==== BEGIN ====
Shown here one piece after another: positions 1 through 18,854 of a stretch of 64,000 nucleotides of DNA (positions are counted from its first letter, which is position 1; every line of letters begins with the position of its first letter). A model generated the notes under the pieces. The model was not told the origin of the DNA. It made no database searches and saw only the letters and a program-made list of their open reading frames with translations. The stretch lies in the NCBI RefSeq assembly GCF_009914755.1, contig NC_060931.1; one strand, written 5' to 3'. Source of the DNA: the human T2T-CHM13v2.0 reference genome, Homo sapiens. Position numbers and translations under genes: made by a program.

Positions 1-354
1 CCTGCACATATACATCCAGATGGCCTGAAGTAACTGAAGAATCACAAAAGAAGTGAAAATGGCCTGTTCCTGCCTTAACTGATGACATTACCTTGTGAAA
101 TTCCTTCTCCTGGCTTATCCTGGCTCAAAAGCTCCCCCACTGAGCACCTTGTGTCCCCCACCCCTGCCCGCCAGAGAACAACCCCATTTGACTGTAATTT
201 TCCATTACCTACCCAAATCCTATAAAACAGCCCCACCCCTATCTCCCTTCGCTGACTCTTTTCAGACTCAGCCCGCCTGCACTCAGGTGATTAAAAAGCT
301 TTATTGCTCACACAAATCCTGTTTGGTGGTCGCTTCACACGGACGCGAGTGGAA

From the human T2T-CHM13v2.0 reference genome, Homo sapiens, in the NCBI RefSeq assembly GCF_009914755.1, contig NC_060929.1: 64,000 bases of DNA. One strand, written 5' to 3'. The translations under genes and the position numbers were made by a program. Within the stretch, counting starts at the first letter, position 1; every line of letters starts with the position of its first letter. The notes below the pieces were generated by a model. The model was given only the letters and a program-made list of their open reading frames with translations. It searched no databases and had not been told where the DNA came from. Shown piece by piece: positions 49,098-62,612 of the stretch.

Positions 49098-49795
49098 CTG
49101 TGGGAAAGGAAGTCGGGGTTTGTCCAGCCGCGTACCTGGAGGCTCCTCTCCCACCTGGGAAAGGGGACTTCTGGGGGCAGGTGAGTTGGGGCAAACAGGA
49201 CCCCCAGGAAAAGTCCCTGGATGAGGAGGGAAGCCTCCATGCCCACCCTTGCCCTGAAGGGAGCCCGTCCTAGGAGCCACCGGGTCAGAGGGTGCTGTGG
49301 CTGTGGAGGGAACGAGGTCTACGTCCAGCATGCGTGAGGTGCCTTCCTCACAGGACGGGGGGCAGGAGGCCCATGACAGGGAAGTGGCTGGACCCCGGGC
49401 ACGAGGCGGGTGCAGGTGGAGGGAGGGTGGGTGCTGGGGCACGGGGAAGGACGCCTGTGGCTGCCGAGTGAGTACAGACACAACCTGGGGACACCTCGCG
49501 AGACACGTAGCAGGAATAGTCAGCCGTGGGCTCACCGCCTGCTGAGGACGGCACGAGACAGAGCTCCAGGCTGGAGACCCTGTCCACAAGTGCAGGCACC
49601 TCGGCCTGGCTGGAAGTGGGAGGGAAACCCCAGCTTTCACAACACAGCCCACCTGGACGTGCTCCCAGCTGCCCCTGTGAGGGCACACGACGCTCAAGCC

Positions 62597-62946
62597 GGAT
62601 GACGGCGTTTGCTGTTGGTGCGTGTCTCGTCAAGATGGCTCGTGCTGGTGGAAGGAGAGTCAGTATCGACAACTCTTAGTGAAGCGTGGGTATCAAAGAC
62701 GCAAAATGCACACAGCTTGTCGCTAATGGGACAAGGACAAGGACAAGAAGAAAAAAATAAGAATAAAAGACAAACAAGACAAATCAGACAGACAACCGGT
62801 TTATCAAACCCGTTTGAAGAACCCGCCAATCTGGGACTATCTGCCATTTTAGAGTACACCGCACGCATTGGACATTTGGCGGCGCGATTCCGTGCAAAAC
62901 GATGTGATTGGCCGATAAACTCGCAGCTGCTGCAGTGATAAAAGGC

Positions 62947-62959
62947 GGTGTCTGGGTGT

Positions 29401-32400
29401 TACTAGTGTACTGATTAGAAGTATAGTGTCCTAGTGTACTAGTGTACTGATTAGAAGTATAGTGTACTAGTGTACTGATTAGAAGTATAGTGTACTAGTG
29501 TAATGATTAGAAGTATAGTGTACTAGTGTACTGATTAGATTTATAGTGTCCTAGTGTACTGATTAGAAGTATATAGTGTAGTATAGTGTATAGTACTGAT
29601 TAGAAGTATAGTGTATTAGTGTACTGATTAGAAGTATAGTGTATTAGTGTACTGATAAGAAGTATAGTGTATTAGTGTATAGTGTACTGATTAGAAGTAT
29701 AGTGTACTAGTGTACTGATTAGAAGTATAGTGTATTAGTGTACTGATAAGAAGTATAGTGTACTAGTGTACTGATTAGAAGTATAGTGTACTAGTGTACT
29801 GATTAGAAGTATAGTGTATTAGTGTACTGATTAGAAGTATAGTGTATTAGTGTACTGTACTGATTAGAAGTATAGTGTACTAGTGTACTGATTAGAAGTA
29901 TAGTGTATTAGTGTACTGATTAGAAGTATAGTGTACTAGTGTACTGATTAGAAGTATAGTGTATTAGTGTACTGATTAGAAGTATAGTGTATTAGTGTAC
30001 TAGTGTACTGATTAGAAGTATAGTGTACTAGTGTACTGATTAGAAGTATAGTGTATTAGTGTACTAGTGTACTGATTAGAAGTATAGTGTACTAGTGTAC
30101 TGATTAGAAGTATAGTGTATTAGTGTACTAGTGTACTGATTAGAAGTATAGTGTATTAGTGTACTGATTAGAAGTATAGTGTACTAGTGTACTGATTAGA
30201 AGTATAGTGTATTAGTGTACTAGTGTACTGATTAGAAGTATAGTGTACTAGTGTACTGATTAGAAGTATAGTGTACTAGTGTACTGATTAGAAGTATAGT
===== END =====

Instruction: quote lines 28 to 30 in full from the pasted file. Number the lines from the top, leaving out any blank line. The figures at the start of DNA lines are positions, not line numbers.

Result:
29701 AGTGTACTAGTGTACTGATTAGAAGTATAGTGTATTAGTGTACTGATAAGAAGTATAGTGTACTAGTGTACTGATTAGAAGTATAGTGTACTAGTGTACT
29801 GATTAGAAGTATAGTGTATTAGTGTACTGATTAGAAGTATAGTGTATTAGTGTACTGTACTGATTAGAAGTATAGTGTACTAGTGTACTGATTAGAAGTA
29901 TAGTGTATTAGTGTACTGATTAGAAGTATAGTGTACTAGTGTACTGATTAGAAGTATAGTGTATTAGTGTACTGATTAGAAGTATAGTGTATTAGTGTAC